Securities and Exchange Commission v. GLR Capital Management, LLC, GLR Advisors, LLC, John A. Geringer, and Relief Defendant GLR Growth Fund, L.P., Civil Action No. 12-02663


Recently the Securities and Exchange Commission filed additional charges in its case against a Northern California fund manager accused of running a $60 million Ponzi-like scheme.

The SEC previously charged the fund manager, John A. Geringer, with defrauding investors by touting imaginary trading profits instead of reporting the actual trading losses he had incurred. The agency today sought court approval to add charges against Christopher A. Luck, of Scotts Valley, Calif., and Keith E. Rode, of Franklin, Wisc., who along with Geringer were principals of GLR Capital Management LLC, which managed the GLR Growth Fund, L.P.

The SEC alleges that GLR Capital deceived investors into thinking that the fund was earning double-digit returns by investing 75 percent of its assets in highly liquid investments tied to well-known stock indices like the S&P 500, NASDAQ, and Dow Jones. In reality, the fund was heavily invested in two private, illiquid startup companies, and Geringer’s trading for years had generated substantial losses. Luck and Rode sat on the boards of directors at both startup companies.

According to the SEC’s amended complaint filed in federal court in San Jose and subject to court approval, Geringer in April 2009 confessed to Luck and Rode that he had been lying to them about the balances in the fund’s trading accounts. This alerted Luck and Rode to the fact that contrary to what Geringer had been telling investors, the fund had not been achieving returns of more than 17 percent by investing 75 percent of investor money in the stock market. Instead, the lion’s share of investor funds was invested in two private startup technology companies.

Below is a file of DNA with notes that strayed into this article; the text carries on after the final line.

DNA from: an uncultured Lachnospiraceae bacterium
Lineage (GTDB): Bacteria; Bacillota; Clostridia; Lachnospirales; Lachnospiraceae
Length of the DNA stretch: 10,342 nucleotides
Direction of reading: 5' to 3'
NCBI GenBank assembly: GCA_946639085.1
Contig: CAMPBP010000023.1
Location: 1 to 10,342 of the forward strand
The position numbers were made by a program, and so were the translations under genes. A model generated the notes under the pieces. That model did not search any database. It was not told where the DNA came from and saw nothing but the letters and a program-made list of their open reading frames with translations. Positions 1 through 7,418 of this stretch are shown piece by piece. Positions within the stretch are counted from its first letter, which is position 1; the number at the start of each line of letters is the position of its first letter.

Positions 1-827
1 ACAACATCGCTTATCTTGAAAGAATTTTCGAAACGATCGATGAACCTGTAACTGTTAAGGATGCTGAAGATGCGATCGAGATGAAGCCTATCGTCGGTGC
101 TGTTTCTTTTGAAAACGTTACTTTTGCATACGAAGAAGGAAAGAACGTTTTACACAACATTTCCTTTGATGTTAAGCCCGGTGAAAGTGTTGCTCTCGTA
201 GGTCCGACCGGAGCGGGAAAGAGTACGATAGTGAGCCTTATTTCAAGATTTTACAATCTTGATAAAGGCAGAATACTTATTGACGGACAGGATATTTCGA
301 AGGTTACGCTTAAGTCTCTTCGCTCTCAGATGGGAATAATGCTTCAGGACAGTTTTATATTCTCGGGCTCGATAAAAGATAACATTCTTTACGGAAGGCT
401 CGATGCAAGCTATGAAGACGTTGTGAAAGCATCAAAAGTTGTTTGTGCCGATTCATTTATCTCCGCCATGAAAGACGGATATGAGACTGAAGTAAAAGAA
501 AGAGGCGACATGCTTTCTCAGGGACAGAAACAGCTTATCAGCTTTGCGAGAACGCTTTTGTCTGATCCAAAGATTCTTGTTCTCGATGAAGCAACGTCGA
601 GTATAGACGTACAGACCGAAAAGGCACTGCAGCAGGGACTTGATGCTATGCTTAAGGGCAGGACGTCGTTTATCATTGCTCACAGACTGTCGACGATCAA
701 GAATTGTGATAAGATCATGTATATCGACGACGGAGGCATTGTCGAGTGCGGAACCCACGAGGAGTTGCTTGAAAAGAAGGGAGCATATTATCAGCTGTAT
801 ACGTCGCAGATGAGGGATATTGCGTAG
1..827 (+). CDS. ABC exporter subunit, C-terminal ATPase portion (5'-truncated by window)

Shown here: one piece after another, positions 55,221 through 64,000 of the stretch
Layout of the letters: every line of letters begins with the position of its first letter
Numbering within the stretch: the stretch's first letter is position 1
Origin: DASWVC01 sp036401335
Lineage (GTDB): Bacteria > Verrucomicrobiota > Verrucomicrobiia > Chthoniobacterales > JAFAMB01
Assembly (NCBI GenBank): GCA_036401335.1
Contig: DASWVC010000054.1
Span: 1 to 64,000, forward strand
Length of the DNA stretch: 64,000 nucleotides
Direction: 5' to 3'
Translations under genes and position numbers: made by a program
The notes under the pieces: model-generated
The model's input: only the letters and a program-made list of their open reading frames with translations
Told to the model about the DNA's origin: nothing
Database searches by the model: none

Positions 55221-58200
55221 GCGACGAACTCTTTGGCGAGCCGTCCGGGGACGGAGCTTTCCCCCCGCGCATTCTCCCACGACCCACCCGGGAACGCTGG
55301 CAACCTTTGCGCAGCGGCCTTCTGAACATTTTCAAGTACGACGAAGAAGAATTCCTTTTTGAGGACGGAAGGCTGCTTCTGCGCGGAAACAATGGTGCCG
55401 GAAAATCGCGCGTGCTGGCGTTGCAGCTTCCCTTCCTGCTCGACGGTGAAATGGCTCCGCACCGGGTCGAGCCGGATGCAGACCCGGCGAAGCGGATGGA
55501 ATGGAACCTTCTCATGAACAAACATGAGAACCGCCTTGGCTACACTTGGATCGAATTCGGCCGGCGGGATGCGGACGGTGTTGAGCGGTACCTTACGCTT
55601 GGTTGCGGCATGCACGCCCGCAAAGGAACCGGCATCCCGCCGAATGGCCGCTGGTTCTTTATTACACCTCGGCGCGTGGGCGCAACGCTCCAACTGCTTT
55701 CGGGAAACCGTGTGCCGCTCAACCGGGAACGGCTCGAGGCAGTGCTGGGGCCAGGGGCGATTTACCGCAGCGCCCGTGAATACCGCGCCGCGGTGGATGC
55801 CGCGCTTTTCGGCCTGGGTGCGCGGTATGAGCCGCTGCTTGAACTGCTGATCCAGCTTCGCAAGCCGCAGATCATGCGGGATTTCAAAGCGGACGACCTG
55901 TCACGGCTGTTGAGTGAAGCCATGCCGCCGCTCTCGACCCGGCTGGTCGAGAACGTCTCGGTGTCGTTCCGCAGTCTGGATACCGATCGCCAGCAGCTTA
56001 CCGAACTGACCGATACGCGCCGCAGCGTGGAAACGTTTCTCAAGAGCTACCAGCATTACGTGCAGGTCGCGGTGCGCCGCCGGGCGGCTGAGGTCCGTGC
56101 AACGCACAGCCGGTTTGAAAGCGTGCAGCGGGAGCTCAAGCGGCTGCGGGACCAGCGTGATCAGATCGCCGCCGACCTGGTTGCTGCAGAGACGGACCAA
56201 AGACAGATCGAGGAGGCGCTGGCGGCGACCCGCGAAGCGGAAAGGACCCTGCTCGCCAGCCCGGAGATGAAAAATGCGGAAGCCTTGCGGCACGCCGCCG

The SEC alleges that, despite Geringer’s confession, Luck continued to solicit new investors for the fund by touting Geringer’s trading ability and providing investors with fraudulent marketing materials claiming that the fund had earned between 17 and 25 percent annual returns in every year of the fund’s operation through investments tied to major stock indices. Rode, a certified public accountant, continued to mail account statements to investors that contained grossly inflated cash balances that deceived investors about the fund’s liquidity. Several investors made additional investments in the fund and rolled over their investments for additional one-year periods after receiving these fraudulent account statements.

The SEC further alleges that Rode provided investors with account statements that falsely claimed “MEMBER NASD AND SEC APPROVED.” The SEC does not “approve” funds or investments in funds, nor was the fund (or any related entity) a member of the NASD (now called the Financial Industry Regulatory Authority – FINRA).

In addition to the allegations in the original complaint against Geringer and the related entities, the SEC’s amended complaint alleges Luck and Rode violated or aided and abetted violations of Section 17(a) of the Securities Act of 1933, Section 10(b) of the Securities Exchange Act of 1934 (Exchange Act) and Rule 10b-5 thereunder, and Section 206(4) of the Investment Advisers Act of 1940 and Rule 206(4)-8 thereunder. The amended complaint also alleges Rode violated Section 26 of the Exchange Act, which prohibits persons from claiming the SEC has passed on the merits of a security. Additionally, the SEC seeks financial penalties, disgorgement of ill-gotten gains, permanent injunctions, and other relief from both Luck and Rode.

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